A clothing store owner in Greensboro, N.C., can sell Tris-treated sleepwear to the public at reduced prices after winning a federal court battle Friday against the Consumer Product Safety Commission.
Last week the CPSC had U.S. marshals seize $200,000 worth of pajamas and robes from the Troxler Hosiery Co. Inc. in Greensboro in what was the second largest seizure in CPSC history.
According to CPSC officials, Troxler had purchased the sleepwear from several manufacturers and retaliers who stopped selling it when the CPSC banned it from the shelves after identifying Tris as a cancer-causing agent.
Troxler then began advertising in local newspapers that Tris-treated pajamas and robes were for sale for between $1 and $2.50. According to CPSC sources, he purchased the garments for about 50 cents each.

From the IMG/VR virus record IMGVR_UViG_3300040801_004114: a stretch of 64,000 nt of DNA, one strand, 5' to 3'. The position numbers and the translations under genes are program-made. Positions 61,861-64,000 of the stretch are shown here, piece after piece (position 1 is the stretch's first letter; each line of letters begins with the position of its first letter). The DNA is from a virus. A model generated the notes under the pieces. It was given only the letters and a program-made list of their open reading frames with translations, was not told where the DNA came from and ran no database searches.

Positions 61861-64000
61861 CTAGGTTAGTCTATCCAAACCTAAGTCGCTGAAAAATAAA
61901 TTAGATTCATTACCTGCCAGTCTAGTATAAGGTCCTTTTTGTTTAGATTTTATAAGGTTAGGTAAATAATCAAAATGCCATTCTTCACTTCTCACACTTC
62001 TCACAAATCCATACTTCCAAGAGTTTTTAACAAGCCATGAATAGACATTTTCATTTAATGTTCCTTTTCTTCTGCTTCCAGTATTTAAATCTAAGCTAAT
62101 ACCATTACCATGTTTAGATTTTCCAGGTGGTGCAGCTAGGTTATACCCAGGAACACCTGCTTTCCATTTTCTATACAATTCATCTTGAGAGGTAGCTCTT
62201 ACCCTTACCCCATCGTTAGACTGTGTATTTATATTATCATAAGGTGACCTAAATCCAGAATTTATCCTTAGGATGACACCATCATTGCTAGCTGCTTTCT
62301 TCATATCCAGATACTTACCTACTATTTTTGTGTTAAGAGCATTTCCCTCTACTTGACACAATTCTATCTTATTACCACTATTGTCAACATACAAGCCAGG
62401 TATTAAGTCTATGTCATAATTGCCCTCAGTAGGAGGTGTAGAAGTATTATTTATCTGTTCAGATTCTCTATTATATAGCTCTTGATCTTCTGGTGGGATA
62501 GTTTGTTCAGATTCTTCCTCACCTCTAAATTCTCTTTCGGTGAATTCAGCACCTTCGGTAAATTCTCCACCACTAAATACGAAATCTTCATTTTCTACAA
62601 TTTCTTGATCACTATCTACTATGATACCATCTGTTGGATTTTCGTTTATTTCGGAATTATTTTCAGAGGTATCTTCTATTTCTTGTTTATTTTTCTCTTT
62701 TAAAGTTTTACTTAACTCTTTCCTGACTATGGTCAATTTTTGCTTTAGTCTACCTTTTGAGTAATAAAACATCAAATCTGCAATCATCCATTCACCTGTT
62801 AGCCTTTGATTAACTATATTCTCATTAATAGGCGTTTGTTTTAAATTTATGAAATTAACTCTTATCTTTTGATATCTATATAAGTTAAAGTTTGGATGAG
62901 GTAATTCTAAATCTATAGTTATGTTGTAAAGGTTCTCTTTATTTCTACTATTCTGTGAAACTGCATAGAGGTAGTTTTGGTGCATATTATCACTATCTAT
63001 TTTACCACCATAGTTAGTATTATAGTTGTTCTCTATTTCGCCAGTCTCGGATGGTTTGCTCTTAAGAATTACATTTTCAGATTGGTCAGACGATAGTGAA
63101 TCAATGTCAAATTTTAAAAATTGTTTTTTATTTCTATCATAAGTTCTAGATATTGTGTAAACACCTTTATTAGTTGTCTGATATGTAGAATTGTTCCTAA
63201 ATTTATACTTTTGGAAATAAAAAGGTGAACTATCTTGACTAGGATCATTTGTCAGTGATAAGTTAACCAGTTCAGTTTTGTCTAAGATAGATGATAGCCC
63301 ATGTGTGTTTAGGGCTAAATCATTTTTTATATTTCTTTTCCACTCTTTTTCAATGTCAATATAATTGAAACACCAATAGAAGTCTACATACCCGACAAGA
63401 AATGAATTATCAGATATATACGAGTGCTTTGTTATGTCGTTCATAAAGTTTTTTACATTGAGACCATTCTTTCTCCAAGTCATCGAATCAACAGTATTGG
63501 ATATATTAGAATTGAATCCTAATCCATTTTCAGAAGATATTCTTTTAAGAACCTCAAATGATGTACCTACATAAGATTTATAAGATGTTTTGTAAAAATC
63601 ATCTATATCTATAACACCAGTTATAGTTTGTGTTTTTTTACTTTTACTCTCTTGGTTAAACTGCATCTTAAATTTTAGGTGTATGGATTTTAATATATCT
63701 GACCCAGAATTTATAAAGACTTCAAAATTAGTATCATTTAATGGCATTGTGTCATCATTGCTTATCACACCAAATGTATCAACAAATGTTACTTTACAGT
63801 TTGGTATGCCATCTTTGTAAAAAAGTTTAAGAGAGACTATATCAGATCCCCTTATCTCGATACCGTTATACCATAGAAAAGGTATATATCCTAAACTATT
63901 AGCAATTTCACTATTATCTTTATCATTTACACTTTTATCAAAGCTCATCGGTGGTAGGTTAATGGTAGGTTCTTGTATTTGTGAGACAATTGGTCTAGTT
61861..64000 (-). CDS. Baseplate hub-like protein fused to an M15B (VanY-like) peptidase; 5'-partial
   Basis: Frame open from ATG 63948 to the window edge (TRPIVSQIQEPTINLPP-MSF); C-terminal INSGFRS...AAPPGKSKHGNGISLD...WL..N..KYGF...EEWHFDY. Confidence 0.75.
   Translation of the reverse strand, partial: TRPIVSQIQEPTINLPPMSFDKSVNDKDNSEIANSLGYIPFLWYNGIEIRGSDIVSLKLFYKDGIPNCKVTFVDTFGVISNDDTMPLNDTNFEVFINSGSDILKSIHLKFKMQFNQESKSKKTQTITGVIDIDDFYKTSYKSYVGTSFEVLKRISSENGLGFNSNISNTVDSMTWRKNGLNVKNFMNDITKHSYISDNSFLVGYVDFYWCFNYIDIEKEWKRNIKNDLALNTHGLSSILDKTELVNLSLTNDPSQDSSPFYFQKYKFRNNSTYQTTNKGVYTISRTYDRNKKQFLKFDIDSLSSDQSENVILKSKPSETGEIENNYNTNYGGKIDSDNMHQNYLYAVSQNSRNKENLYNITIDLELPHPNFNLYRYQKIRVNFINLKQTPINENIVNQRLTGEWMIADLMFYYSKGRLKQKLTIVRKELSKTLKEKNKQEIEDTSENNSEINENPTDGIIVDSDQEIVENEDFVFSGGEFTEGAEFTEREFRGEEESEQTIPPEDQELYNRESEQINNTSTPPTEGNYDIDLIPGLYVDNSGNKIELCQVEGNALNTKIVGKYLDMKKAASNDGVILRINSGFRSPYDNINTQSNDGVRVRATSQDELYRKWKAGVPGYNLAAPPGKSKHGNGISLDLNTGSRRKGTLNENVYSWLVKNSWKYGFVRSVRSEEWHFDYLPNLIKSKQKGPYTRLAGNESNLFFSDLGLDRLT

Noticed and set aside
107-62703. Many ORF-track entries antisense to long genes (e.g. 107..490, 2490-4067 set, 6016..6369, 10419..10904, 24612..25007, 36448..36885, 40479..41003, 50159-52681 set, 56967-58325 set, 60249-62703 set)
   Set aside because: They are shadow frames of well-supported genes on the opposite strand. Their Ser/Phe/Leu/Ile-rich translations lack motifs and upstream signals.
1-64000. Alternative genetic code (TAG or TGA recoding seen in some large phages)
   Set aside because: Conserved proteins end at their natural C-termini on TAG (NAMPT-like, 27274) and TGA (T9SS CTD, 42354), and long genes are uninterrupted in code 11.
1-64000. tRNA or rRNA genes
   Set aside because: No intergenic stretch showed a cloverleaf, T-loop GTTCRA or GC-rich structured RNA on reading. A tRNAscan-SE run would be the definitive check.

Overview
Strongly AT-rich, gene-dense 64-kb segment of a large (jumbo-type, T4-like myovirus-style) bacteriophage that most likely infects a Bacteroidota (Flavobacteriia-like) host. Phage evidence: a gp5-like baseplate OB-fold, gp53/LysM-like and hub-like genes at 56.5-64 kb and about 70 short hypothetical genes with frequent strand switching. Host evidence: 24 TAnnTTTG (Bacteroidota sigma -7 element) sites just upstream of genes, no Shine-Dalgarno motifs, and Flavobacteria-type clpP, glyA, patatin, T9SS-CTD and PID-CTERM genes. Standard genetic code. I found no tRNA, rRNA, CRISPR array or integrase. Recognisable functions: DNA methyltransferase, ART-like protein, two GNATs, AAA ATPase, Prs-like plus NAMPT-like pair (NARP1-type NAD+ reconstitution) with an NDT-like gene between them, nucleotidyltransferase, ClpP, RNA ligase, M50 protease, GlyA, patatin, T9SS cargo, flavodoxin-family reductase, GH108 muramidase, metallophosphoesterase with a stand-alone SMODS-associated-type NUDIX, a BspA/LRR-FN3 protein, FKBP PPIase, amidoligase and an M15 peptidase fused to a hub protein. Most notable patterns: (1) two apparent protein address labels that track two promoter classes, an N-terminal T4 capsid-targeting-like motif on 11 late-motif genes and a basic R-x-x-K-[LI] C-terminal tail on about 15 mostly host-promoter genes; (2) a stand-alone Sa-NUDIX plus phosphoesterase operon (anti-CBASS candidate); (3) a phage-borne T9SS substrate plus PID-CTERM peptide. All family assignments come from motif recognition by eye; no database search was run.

After the advertisements were brought to the attention of the CPSC by the local newspaper, The Greensboro Daily News, the CPSC filed complaint in U.S. District Court for the Middle District of North Carolina, which led to the seizure.
But Friday, Federal Judge Eugene A. Gordon approved a motion filed by Troxler's attorneys to quash the government action.
The clothing store owners claimed that a federal judge in South Carolina had voilated his constitutional rights to fight the action.
Defense lawyers said the store had borrowed $200,000 on a short-term basis to buy the garments.
Late Friday the U.S. Attorney in Greensboro, H.M. Michaux, filed on appeal to the motion to quash, and asked Judge Gordon for a stay on his order pending an appeal to the Fourth Circuit.
Gordon denied the appeal, and ordered the U.S. marshals to "restore all articles seized," paying the way for their sale immediately.